The New York Subway is insane.
As a person who grew up in the New York City area (and is now living in Brooklyn) it's very normal for me to see at least one ridiculous fight, rodent or unwelcome bodily fluid before 9 a.m. Every morning on my commute, I watch the circus that is the L train (the main line between Brooklyn and Manhattan, and one of the most notoriously busy in the city) unfold around me. In fact, it's almost weirder if something doesn't happen. It's too many people, with too many opinions, all shoved into a small train car together. And as the weather heats up, people become exceptionally cranky.
But a few weeks ago I saw a subway fight unlike any I've seen before. And I'll say it again: I'm a New Yorker. I've seen my fair share of nuts.
Then .Mic published a video on Facebook. It now has over 16 million views. I immediately realized: it was the same fight. In fact, I was in it.
You can see my cameo in the background right at the start. I'm on the left, holding a coffee and watching the horrifying bigotry unfold in front of me.
This is how things unfolded.
There was a small, red-faced man in a seersucker suit, wearing a straw hat, and sunglasses—inside the subway. I didn't catch his name, but can only assume he was an extra on Miami Vice.
Mr. Miami Vice got on the train and started yelling racial slurs at a black woman sitting across from me. She had a seat, he didn't, and this was enough to make him go off.
He called her horrible names, and just...didn't stop. It was terrifying. He called her a c**t, multiple times. He told her he was supporting Republican presidential nominee Donald Trump—so she would "go back to the fields". I have never experienced such scary, blatant racism in my life. Being stuck in a train car with this hate-filled man was hell on earth.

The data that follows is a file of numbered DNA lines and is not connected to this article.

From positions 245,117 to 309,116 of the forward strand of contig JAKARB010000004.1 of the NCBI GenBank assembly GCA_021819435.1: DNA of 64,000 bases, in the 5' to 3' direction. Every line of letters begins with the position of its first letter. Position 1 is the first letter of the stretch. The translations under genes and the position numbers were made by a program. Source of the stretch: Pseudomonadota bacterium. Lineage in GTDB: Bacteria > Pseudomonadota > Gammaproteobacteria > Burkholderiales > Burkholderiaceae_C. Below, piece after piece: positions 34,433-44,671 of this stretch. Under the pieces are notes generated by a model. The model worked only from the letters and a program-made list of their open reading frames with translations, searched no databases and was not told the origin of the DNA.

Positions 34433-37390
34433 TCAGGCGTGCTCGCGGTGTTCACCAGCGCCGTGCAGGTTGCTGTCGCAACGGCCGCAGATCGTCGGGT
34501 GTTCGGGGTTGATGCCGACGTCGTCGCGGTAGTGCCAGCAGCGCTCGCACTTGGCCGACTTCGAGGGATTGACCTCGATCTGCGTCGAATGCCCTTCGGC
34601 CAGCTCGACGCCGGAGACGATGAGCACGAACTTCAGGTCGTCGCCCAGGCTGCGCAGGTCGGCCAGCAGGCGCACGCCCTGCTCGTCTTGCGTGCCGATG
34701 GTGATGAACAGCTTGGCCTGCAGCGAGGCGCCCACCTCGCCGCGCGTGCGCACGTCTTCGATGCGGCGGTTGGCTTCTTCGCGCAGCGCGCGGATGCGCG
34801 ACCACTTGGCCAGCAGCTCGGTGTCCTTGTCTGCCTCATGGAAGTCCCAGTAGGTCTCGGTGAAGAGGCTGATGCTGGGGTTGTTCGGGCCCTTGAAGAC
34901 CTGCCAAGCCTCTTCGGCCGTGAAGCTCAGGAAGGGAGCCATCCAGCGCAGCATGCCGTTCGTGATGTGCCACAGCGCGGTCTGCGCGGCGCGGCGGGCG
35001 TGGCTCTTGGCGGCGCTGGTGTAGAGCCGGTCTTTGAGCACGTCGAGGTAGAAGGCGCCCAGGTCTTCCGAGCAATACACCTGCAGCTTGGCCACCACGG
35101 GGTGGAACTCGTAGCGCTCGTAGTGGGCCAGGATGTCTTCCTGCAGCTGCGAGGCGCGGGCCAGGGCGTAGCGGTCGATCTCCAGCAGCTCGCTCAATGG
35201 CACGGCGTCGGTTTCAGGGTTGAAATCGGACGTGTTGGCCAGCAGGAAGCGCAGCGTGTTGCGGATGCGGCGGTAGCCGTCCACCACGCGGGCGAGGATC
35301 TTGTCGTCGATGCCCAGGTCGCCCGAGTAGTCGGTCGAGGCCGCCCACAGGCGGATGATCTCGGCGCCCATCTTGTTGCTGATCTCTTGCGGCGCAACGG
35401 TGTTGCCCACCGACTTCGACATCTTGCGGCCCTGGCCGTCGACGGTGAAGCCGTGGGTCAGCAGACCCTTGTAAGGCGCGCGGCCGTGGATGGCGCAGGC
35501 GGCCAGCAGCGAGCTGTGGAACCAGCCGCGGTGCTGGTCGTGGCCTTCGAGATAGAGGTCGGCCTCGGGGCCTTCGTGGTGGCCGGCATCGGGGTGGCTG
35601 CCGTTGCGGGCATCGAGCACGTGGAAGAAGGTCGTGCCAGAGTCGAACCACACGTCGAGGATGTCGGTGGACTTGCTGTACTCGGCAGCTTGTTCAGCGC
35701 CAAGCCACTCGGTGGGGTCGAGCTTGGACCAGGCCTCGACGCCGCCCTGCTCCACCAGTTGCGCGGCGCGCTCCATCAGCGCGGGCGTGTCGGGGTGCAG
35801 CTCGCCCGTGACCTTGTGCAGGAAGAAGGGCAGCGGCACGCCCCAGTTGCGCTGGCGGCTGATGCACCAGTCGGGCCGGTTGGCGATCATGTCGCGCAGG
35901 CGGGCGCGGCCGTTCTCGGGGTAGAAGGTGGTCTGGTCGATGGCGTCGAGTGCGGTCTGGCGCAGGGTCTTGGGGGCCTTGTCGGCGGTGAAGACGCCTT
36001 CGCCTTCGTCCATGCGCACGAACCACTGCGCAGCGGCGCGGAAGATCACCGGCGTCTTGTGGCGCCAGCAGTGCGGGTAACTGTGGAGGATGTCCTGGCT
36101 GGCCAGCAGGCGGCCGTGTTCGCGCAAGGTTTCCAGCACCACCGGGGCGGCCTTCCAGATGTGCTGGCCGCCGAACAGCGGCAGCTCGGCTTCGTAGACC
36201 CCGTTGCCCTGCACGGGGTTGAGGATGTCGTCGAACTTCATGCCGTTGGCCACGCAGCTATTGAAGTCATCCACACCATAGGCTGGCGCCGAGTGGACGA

I can't even imagine what it was like to be the woman he was yelling at.
Back at my computer, I read the comments on the video. There were the usual opinions: Trump supporters defending their candidate, and other commenters who were plain ignorant, just there to rant. There were people addressing mental health concerns and gun control. "What if this man had a gun?" they asked—a valid and frightening concern.
But the comments that hit me hardest were the ones that asked why nobody had helped. I've always considered myself somebody who does the right thing, who stands up in situations like this and helps. But on the train, I didn't. I froze. I got scared.
Watching the video, I was angry. Not because I felt guilty (which I did). But because somebody did help, and she got cut out of the video.
In the middle of this turmoil, in the middle of this scary, racist, hate-filled moment one woman stood up and helped. At the end of this video you see her hands, but that's all she gets. The bravest woman on that subway car got cut out of the video.
To be fair, it might not be anyone's fault the video ended there. It could be an issue of timing, or just low battery. And I'm so glad .Mic put it up. People need to see this. But they also need to know what happened after it.
This other woman, who was right at the back of the train, stood up. She came over and put her hands on the man's shoulders, firmly steering him away from the situation to calm him down.
"We're done now," she said to him. That's all.
I don't think she knew him, but as she moved him away, he stopped yelling, and just walked with her. She saw a person in need (let's be clear, this was the woman being showered with verbal abuse) and helped, while everyone else, including me, stood there staring.
This unknown, off-camera woman is the most important part of the whole story.
Sadly, an out-of-control man on the subway is not uncommon. But the woman who stood up and helped? She is. She risked the wrath of someone who was clearly unstable.
And to me, she was magic—pure calm in the face of pure crazy. She did not raise her voice or validate his opinions. She simply did what she needed to do to diffuse a frightening situation, and help a woman under attack.
Then she got off the train, and, I guess, just continued on with her life. But I will never forget her.